LJUBLJANA (Reuters) - Slovenia’s President Borut Pahor said on Thursday he would invite Janez Jansa of the anti-immigrant Slovenian Democratic Party (SDS) to form a government, although it remains unclear whether Jansa will be able to secure a majority in parliament.
After meeting Jansa, Pahor said he would give him the mandate after parliament convenes next week on June 22 or 23.
He also told a news conference that Jansa would not accept the nomination if another party can show by then that it is able to form a governing coalition.
Jansa confirmed that at a joint news conference, adding that he will invite all parliamentary parties to talk about forming a government.
“We want a coalition which will work for Slovenia and will not focus on marginal issues,” Jansa said.
His party won a June 3 election, taking 25 out of parliament’s 90 seats, on pledges to abolish migrant quotas, strengthen the security forces, cut taxes and speed up privatisations. But most other parties have said they would not go into coalition with the anti-immigrant SDS.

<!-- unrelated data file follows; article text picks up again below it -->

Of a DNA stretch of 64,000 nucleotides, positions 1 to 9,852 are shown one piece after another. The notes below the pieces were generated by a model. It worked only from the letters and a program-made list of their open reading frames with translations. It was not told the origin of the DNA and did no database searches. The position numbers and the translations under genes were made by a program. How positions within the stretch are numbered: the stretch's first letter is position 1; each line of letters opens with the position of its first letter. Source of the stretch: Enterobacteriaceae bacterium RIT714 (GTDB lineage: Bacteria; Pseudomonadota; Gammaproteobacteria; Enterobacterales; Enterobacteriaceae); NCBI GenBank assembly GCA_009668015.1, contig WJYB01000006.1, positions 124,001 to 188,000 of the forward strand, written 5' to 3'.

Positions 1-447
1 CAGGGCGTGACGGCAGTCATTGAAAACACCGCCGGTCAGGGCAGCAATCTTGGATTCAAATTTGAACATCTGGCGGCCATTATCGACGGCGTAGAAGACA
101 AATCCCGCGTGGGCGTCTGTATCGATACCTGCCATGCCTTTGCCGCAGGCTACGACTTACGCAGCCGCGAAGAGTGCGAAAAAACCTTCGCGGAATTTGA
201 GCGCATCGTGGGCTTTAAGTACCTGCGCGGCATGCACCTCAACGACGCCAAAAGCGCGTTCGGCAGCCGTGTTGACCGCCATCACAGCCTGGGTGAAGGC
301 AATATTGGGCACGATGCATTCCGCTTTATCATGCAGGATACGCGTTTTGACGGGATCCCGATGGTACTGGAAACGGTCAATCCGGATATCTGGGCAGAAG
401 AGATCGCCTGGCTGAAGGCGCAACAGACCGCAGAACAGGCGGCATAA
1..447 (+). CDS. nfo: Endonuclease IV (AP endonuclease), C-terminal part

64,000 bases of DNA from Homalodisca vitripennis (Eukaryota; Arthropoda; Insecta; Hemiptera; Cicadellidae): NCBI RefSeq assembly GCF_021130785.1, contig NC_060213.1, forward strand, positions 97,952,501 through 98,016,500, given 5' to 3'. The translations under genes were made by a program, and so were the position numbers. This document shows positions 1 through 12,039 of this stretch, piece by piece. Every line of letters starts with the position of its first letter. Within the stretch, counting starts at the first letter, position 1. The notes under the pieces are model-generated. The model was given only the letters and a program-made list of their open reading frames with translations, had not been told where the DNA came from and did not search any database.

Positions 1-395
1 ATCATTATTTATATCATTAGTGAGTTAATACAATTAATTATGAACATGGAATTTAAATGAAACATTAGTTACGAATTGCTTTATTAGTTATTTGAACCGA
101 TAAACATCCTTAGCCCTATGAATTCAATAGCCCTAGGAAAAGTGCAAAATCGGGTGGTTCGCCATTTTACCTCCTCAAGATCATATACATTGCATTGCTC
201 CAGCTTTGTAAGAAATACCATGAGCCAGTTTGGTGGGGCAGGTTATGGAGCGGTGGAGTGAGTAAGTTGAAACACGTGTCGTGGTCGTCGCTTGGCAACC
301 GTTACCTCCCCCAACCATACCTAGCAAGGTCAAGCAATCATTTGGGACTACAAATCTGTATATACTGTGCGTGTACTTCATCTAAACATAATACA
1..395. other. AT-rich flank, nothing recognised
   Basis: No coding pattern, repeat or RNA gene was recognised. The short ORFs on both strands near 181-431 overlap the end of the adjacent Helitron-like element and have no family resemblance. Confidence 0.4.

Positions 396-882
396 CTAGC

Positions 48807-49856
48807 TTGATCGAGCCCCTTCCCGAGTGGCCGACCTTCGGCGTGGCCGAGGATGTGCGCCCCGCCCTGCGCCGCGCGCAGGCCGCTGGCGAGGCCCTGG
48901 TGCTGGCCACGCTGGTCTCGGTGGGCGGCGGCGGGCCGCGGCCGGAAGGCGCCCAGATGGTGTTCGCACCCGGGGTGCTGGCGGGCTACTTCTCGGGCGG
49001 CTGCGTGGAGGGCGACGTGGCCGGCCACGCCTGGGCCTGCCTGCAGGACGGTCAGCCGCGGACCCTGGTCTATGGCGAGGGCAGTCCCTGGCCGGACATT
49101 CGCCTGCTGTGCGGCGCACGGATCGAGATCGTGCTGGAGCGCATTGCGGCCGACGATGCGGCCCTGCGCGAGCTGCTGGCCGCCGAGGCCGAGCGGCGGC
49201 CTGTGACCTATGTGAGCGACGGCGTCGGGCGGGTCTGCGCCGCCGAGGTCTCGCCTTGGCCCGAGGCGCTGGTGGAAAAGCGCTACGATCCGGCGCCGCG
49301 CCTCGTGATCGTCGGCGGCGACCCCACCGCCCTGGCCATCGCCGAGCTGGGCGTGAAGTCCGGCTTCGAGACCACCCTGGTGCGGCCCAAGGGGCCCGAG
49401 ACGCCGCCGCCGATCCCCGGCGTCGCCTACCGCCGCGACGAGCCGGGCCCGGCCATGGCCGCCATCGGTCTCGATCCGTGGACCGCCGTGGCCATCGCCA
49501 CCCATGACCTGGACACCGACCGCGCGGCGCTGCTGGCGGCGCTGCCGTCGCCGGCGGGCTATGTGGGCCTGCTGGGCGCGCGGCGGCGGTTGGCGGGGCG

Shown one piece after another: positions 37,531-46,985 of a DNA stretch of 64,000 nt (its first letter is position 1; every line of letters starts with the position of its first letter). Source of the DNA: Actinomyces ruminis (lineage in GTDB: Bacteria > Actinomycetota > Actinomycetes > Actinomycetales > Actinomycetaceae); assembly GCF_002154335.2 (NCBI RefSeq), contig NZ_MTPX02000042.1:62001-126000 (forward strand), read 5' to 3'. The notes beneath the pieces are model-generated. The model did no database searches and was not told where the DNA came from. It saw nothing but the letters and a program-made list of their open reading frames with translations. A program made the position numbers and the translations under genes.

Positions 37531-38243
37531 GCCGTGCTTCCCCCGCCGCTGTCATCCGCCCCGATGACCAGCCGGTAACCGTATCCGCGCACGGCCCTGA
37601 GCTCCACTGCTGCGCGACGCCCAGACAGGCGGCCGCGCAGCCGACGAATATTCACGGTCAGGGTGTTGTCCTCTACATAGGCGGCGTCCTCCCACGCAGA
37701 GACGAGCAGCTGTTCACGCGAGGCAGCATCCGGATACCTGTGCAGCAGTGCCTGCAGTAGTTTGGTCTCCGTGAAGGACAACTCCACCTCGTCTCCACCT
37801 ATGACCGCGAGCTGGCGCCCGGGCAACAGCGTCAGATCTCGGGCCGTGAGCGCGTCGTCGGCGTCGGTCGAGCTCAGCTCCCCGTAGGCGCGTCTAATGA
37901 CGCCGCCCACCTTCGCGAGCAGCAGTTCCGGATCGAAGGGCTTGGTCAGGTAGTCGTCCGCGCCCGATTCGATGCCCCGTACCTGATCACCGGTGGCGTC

Jansa said on Thursday he would be willing to leave the post of prime minister to some other member of his party if that would make forming a government easier.
“The SDS is a party that has been around for decades ... I am not the only option (for the prime minister),” he said without elaborating.
The second largest party, the centre-left List of Marjan Sarec (LMS), which has 13 seats, meanwhile said it had started informal talks with other parliamentary groups, repeating that it does not plan to go into a coalition with the SDS.
Analysts said coalition talks would be long, with the new government unlikely to be in place before September.
“There is also an option of a snap election but I think parties are likely to do everything to avoid that,” Tanja Staric, a political analyst for Radio Slovenia, told Reuters.
The yield on Slovenia’s 10-year benchmark bond rose to 1.234 percent by 1200 GMT on Thursday from 1.210 a day before but analysts said that reflected similar moves in core euro zone debt rather than worries about Slovenian political uncertainty.
Reporting By Marja Novak; Editing by Catherine Evans